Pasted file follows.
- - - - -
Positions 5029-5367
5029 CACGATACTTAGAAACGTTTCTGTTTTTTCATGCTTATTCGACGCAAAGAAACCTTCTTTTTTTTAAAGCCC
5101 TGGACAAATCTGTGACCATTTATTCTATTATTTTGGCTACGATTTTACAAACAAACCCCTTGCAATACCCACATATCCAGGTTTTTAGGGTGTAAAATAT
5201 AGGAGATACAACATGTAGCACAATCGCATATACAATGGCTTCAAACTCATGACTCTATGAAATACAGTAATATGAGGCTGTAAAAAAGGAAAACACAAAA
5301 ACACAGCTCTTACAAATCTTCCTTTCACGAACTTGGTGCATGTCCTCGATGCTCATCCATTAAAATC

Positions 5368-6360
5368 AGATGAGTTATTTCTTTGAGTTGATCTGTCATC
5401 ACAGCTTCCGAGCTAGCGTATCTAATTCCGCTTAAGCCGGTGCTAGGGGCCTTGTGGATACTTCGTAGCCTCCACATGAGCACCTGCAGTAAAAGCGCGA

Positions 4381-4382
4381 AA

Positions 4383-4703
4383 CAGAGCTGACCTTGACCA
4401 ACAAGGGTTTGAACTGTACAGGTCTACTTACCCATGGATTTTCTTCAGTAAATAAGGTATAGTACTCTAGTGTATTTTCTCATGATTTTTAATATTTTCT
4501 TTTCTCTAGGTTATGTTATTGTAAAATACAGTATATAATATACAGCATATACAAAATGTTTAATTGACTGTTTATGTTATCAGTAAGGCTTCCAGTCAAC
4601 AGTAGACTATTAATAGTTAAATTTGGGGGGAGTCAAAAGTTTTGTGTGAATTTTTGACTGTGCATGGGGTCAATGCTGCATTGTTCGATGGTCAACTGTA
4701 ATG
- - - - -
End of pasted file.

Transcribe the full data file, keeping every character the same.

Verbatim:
Positions 5029-5367
5029 CACGATACTTAGAAACGTTTCTGTTTTTTCATGCTTATTCGACGCAAAGAAACCTTCTTTTTTTTAAAGCCC
5101 TGGACAAATCTGTGACCATTTATTCTATTATTTTGGCTACGATTTTACAAACAAACCCCTTGCAATACCCACATATCCAGGTTTTTAGGGTGTAAAATAT
5201 AGGAGATACAACATGTAGCACAATCGCATATACAATGGCTTCAAACTCATGACTCTATGAAATACAGTAATATGAGGCTGTAAAAAAGGAAAACACAAAA
5301 ACACAGCTCTTACAAATCTTCCTTTCACGAACTTGGTGCATGTCCTCGATGCTCATCCATTAAAATC

Positions 5368-6360
5368 AGATGAGTTATTTCTTTGAGTTGATCTGTCATC
5401 ACAGCTTCCGAGCTAGCGTATCTAATTCCGCTTAAGCCGGTGCTAGGGGCCTTGTGGATACTTCGTAGCCTCCACATGAGCACCTGCAGTAAAAGCGCGA

Positions 4381-4382
4381 AA

Positions 4383-4703
4383 CAGAGCTGACCTTGACCA
4401 ACAAGGGTTTGAACTGTACAGGTCTACTTACCCATGGATTTTCTTCAGTAAATAAGGTATAGTACTCTAGTGTATTTTCTCATGATTTTTAATATTTTCT
4501 TTTCTCTAGGTTATGTTATTGTAAAATACAGTATATAATATACAGCATATACAAAATGTTTAATTGACTGTTTATGTTATCAGTAAGGCTTCCAGTCAAC
4601 AGTAGACTATTAATAGTTAAATTTGGGGGGAGTCAAAAGTTTTGTGTGAATTTTTGACTGTGCATGGGGTCAATGCTGCATTGTTCGATGGTCAACTGTA
4701 ATG